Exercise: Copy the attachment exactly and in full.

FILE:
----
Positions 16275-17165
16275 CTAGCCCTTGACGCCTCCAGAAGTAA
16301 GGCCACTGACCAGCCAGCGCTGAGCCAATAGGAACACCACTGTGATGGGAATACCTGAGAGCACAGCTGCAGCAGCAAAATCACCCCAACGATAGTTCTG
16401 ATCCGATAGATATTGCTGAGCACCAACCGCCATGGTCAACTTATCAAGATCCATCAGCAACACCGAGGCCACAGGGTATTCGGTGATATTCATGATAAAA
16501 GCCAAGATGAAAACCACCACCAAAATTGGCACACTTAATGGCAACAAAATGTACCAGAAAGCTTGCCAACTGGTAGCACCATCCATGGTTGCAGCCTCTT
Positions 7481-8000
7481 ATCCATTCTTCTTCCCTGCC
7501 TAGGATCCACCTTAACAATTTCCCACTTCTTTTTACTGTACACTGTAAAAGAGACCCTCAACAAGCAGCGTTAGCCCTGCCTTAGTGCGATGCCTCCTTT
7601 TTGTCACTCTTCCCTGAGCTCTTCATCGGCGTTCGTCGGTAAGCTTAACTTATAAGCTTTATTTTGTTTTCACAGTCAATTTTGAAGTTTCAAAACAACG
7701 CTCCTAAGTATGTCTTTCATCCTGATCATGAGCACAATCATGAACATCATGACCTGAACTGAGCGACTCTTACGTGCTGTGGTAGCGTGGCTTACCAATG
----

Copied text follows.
Positions 16275-17165
16275 CTAGCCCTTGACGCCTCCAGAAGTAA
16301 GGCCACTGACCAGCCAGCGCTGAGCCAATAGGAACACCACTGTGATGGGAATACCTGAGAGCACAGCTGCAGCAGCAAAATCACCCCAACGATAGTTCTG
16401 ATCCGATAGATATTGCTGAGCACCAACCGCCATGGTCAACTTATCAAGATCCATCAGCAACACCGAGGCCACAGGGTATTCGGTGATATTCATGATAAAA
16501 GCCAAGATGAAAACCACCACCAAAATTGGCACACTTAATGGCAACAAAATGTACCAGAAAGCTTGCCAACTGGTAGCACCATCCATGGTTGCAGCCTCTT
Positions 7481-8000
7481 ATCCATTCTTCTTCCCTGCC
7501 TAGGATCCACCTTAACAATTTCCCACTTCTTTTTACTGTACACTGTAAAAGAGACCCTCAACAAGCAGCGTTAGCCCTGCCTTAGTGCGATGCCTCCTTT
7601 TTGTCACTCTTCCCTGAGCTCTTCATCGGCGTTCGTCGGTAAGCTTAACTTATAAGCTTTATTTTGTTTTCACAGTCAATTTTGAAGTTTCAAAACAACG
7701 CTCCTAAGTATGTCTTTCATCCTGATCATGAGCACAATCATGAACATCATGACCTGAACTGAGCGACTCTTACGTGCTGTGGTAGCGTGGCTTACCAATG